Can a well run dry in a drought?

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asked Jan 30 in Other-Home/Garden by Ariannar (2,080 points)
Can a well run dry in a drought?

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answered May 17 by Humberto (9,930 points)
A well can run dry in a drought especially if the well is a shallow well that is 25 feet to 50  feet or less than 100 feet deep.

Deeper wells such as 100 feet deep or 200 feet to 300 feet or more rarely run dry even in droughts although it can be possible.

The length of time it takes a dry well to recover can vary from well to well depending on how much rain and precipitation your area gets and how deep or shallow your well is.

Shallow wells typically recover and fill back up within a few weeks to a month or two once you get enough rain.

However if it does not rain or snow then the well will usually not recover until you get some rain or snow as it also takes some time for the water to seep into the ground.

Deep wells can also take longer to recover as it takes longer for rain and snow to seep down deep enough so it may take 6 months to a year for the deep well to recover if you get enough rain.

If you do have a very deep well then it's rare for them to go dry but shallow wells less than 100 feet or 25 feet deep wells are more prone to go dry than deeper wells.

A well can run dry from no rain especially if the well is a shallow well.

Most deep wells that are 100 feet deep or more rarely run dry even without rain as the water will usually still be in the ground and travel from other locations that have had rain or even when it still has no rain.

The water table may drop as well as the static water level in deep wells but they rarely go dry.

You can tell if a well is drying up by measuring the static water level in the well with a measuring tape and a weight.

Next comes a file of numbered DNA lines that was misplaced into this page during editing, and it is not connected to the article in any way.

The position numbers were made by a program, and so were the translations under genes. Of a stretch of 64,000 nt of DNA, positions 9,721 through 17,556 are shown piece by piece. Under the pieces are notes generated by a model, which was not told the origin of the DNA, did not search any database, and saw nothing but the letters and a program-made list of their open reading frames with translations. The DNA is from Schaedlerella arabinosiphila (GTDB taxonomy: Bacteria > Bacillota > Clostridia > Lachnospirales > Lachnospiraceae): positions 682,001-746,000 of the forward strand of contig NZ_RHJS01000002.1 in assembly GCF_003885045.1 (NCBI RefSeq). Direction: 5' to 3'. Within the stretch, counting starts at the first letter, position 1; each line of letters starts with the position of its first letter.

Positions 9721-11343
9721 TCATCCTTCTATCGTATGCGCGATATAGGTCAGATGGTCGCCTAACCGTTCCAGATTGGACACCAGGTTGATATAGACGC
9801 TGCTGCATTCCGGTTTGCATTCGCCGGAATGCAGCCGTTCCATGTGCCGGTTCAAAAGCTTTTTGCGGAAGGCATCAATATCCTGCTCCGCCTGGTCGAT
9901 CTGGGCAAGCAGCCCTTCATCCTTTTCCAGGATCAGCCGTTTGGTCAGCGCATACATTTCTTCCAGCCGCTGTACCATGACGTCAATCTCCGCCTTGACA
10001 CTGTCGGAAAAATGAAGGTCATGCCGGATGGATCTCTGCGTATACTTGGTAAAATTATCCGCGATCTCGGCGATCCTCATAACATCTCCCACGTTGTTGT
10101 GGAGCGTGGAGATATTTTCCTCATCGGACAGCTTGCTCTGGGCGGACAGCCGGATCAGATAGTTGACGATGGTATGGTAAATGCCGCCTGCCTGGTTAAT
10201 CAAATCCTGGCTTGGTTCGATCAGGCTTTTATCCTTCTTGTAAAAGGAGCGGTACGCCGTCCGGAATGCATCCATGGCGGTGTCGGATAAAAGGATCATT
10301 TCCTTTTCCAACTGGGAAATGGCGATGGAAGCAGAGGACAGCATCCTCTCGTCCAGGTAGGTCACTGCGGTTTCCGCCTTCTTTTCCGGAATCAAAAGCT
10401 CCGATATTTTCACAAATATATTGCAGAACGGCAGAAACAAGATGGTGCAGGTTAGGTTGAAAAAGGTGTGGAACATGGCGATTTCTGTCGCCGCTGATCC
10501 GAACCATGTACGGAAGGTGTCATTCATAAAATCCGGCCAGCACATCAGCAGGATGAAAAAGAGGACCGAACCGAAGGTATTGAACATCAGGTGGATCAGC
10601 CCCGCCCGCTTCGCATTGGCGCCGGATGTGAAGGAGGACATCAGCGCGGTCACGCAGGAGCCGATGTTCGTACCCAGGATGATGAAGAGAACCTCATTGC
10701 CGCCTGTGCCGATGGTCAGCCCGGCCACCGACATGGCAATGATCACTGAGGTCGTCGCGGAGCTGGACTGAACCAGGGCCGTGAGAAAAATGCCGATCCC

The weight on the measuring tape will help you measure down to the well and find the depth of the water at the static level.

The static water level is the level of water from the top of the ground down to the top of the water.

You can also measure the depth of the water itself in the well casing to see if it's drying up.

If it has less than a 3 feet of water in the well then it may be going dry or could be a low producing well.

Other signs of a well drying up are color or taste or smell changes in the water. muddy, gritty or sandy water and water production slowing down.

With enough rain and precipitation a dry well can fill back up within a month or two or sometimes less.

If the well is deeper than it may fill back up sooner as the water moves through the soil and rocks underground from other areas away from the well.

If the well is shallower and you have mostly sandy and gravel based soil then the water may seep into the ground and fill the dry well back up within a month or less if you get lots of rain.

If the area is not getting enough rain then it may take months or years for the well to fill back up and you may need to drill the well deeper to access more water.

The length of time it takes a dry well to recover depends on the depth of the well and how much rain or snow your area gets and the soil type.

It can take rain or snow around 1 year to reach 10 feet deep in some locations and others the rain and snow may seep into the ground in as little as a few months to a year.

If you get lots of rain then the dry well will sometimes recover in a month or two or less.

Shallow wells will recover with rain and snow sooner than deeper wells.

A dry well will most often come back with some rain or snow.

When a well goes dry it does not always mean that it will never produce water again and sometimes the well going dry is from lack of rain, snow or other precipitation and due to drought conditions.

If you live in an area that gets little rain or precipitation and your well is 50 feet deep or less then it is more likely to go dry the more you pump water out of it.

Deeper wells can also go dry but are less likely to go dry from drought.

It's best to have a 100 foot or deeper well to have access to plenty of water and in locations that get plenty of rain the well will likely never go dry.

Shallow wells are more prone to go dry than deeper wells are.

In some cases a well may also go dry and only need hydro fracking to allow more water through.

And sometimes a well simply needs to be drilled deeper to access more water.

If your well goes dry then sometimes just waiting for it to recover can be good enough but if you have the money and need to drill deeper or hydro frack the well then that is another option.

If your well is deep enough to allow you to place the pump deeper than that is also another option.

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